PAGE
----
NFL Free Agency is unpredictable at the best of times, but in the midst of a global pandemic 2020’s version has been even more bizarre.
Given that every other major sports league is on hiatus, the NFL forged through with its off-season with a “business as usual” mantra – except it wasn’t business as usual. Travel bans and social distancing meant players could not fly to meet with clubs in person and team doctors couldn’t conduct physicals. That could be the reason many free agents with checkered injury histories are still unsigned.
With all of that in mind, here are the early winners and losers of a free agency period we’ll likely never forget.
Who is a bigger winner than Tom Brady? The six-time Super Bowl champion got a two-year deal for $50 million guaranteed that can get as high as $59 million after incentives. The $25 million per year is the highest average salary Brady has had in his career. He’s heading to a place with warm weather, no state income tax and two Pro Bowl receivers.
Make that two big Pro Bowl receivers.
Brady has zero pass TD attempts to a six-foot-five receiver in his entire illustrious career. The four wide receivers with the most career receptions from Brady are all under six-feet.
Brady’s new wideouts are big and elite. Mike Evans is six-five and Chris Godwin is six-one. Last season, the Bucs receivers racked up 642 receiving yards on tight-window throws (less than one yard of separation at the time of the catch), which ranked third in the NFL.
It’s time to bump Brady up in your fantasy draft queues.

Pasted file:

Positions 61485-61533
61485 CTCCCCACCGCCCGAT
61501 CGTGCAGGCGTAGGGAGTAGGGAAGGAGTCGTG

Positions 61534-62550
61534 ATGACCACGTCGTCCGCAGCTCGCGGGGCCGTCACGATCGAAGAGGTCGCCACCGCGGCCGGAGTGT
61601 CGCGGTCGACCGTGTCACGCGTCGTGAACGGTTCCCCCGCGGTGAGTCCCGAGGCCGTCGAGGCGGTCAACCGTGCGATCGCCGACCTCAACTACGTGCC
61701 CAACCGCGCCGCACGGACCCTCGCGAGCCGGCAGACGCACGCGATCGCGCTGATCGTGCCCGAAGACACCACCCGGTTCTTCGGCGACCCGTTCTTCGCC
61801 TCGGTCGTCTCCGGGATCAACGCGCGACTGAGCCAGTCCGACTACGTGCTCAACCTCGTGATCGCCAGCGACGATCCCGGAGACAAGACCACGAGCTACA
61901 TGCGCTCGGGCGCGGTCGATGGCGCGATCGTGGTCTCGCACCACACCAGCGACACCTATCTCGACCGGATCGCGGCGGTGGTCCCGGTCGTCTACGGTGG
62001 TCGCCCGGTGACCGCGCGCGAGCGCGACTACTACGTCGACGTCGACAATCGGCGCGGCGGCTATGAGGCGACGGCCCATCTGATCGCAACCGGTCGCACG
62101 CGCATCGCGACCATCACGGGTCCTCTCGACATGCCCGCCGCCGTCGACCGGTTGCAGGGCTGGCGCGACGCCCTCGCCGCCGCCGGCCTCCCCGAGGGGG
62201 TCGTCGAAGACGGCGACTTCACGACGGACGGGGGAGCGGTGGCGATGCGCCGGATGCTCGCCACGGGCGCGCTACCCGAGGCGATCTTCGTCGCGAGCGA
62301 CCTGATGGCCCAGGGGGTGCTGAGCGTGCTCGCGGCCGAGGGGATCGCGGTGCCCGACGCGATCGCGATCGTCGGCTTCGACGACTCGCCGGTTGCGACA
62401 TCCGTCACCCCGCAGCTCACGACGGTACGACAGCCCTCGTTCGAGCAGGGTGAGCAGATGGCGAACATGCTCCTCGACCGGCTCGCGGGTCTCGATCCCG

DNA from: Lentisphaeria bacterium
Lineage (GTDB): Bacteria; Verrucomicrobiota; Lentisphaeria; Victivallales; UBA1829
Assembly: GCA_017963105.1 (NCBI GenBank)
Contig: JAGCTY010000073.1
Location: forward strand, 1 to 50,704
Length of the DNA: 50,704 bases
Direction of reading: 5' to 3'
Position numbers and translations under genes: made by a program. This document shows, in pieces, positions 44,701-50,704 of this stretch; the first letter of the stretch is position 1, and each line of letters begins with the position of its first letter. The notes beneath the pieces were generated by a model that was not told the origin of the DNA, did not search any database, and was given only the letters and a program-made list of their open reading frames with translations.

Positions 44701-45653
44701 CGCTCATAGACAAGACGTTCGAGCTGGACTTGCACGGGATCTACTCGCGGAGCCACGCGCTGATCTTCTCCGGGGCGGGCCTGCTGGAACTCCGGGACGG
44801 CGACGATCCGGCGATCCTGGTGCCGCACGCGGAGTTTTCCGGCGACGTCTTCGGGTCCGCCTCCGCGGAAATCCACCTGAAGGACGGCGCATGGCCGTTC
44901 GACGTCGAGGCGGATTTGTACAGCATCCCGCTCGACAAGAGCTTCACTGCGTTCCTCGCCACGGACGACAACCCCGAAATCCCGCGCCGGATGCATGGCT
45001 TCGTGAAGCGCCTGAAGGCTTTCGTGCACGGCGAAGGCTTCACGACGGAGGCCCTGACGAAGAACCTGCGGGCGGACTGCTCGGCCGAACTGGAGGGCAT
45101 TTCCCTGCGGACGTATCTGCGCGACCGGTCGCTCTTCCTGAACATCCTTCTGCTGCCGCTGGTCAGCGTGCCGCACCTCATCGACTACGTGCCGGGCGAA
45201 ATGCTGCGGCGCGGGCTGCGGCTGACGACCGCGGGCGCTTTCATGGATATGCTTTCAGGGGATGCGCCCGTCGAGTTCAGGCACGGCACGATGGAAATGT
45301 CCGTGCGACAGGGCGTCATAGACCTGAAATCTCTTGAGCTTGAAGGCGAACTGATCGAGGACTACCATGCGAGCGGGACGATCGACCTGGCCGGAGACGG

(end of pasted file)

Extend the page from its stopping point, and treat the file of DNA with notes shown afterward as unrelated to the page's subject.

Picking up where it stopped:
Tampa Bay’s ticket office
Tampa Bay was 30th in attendance in 2019, averaging under 52,000 fans. This wasn’t a one off because they were a bad team: Tampa Bay’s best attendance rank in last decade was 26th.
Why? Because the Buccaneers have been bad for a while. Tampa Bay’s last 10-win season was 2010, and that Bucs team missed the post-season. Their last division title was 2007, as was their last playoff appearance. Their last playoff win was in 2002, the year the Bucs won the Super Bowl.
Brady could end all of those streaks, and early signs show fans believe he will. Lethargy amongst Bucs fans forced to watch a bad product wasn’t always the case. When the Buccaneers won the Super Bowl more than 17 years ago, they had 100,000 people on their season-ticket waiting list.
Tampa Bay is hosting the Super Bowl this year and could be the first team to play in a Super Bowl as host. The buzz is back in The Bay.
The AFC East is up for grabs. The mystique of Brady no longer will torment an entire division.
Since 2001, Tom Brady’s first season as a starter, TB12 has as many wins in the Super Bowl as all other AFC East starting quarterbacks have post-season wins over that period of time. Brady has won 17 AFC East titles since 2001 while the rest of the division has combined for two. The Patriots have won 11 straight division crowns and never finished worse than second with Brady as starter (2002).
But now it’s time for the other AFC East teams to step up.
The Buffalo Bills played the Patriots tough twice last year and the Miami Dolphins beat New England the last time they played, pushing the Patriots out of a first-round bye. Both the Bills and Dolphins have been aggressive this off-season and could challenge New England for the automatic playoff berth that comes with winning the division.
Not only did Bridgewater come back from a career-threatening injury to become a starter who garnered a lucrative contract, he bet on himself and won.
Last off-season, Bridgewater turned down a contract offer with Miami and the chance to play in his hometown, choosing instead to stay in New Orleans as a backup, waiting for the perfect fit.
When he got his opportunity this season, he balled out and went 5-0 as a starter. He was rewarded with a three-year, $63-million deal from the Carolina Panthers.